In 1978 US President Jimmy Carter, the brother of a brewer, signed a law that allowed "homebrewing" for the first time in America. In the following 30 years a colorful brewing scene developed from this, but it was still a long way from the diversity of German breweries and beers.
Why "homebrewing"? In order to get more diverse beers as an alternative to the light “lager”, consumers in the USA were basically forced to brew their own beer. The home brewers encouraged more and more brewers to set up their own small breweries. Their aim was to bring consumers closer to the variety of flavors and traditions of beer and to whet their appetite for more.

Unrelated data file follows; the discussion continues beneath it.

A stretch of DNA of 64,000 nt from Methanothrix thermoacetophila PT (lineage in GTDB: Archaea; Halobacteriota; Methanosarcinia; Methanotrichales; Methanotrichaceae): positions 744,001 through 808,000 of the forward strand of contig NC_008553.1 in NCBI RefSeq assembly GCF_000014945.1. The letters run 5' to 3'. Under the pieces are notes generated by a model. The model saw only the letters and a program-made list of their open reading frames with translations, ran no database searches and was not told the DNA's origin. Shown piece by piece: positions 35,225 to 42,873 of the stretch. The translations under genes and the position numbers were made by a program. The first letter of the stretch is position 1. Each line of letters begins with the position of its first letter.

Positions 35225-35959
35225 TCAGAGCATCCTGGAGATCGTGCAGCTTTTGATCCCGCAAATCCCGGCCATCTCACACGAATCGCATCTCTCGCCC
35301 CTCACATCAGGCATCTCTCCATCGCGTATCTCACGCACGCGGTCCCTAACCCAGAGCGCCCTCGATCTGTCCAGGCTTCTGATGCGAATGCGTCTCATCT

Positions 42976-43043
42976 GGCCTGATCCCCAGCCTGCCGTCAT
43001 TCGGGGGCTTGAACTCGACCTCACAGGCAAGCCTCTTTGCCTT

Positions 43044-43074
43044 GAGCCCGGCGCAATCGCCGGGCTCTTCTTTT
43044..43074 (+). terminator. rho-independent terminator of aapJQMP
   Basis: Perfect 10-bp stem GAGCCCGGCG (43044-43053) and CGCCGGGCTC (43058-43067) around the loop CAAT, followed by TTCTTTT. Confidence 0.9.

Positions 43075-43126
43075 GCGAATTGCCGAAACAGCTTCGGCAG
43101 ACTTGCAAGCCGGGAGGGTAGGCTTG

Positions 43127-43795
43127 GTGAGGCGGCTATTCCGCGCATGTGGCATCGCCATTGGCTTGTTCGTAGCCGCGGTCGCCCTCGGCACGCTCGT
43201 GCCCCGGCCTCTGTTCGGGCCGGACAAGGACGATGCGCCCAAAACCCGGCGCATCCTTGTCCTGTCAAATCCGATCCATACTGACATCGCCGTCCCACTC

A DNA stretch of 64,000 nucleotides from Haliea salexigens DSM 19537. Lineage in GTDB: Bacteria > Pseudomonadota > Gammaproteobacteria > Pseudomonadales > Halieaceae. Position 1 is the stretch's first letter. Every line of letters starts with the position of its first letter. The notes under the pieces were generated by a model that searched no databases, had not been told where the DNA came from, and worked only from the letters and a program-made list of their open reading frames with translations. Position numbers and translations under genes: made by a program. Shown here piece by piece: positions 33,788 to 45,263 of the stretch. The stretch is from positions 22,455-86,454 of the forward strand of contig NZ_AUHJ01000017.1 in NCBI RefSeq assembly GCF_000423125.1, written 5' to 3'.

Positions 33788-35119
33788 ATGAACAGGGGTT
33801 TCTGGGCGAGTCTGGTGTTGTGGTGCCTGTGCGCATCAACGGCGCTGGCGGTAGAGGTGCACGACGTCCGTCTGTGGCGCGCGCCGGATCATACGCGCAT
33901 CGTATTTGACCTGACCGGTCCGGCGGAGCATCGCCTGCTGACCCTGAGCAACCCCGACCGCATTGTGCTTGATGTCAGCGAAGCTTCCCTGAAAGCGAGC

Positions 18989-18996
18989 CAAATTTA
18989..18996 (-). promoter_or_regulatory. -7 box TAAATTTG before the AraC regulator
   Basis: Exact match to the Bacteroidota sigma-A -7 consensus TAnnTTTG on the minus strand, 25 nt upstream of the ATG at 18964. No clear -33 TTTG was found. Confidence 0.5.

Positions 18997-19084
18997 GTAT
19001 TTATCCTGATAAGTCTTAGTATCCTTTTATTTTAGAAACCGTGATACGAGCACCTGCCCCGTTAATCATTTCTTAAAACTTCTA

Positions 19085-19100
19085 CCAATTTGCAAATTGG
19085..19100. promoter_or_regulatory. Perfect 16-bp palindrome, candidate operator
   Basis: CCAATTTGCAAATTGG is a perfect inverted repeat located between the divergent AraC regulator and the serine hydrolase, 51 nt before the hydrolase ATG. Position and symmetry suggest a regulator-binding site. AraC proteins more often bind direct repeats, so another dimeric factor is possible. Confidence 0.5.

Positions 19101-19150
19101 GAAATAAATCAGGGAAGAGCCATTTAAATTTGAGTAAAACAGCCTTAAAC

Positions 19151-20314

Some industry experts describe 1976 as the renaissance of American “craft beer”. This year the New Albion Brewery opened in Sonoma, which is regarded as a model for many craft breweries. In the 80s, the microbreweries and beer pubs tried to establish themselves and gradually gain a solid group of fans and regular guests. They were not noticed by the experts from the industry and moreover had to struggle with the economic crisis. They initially supplied regional bars and thus brought the brewing tradition and the variety of tastes closer to the population.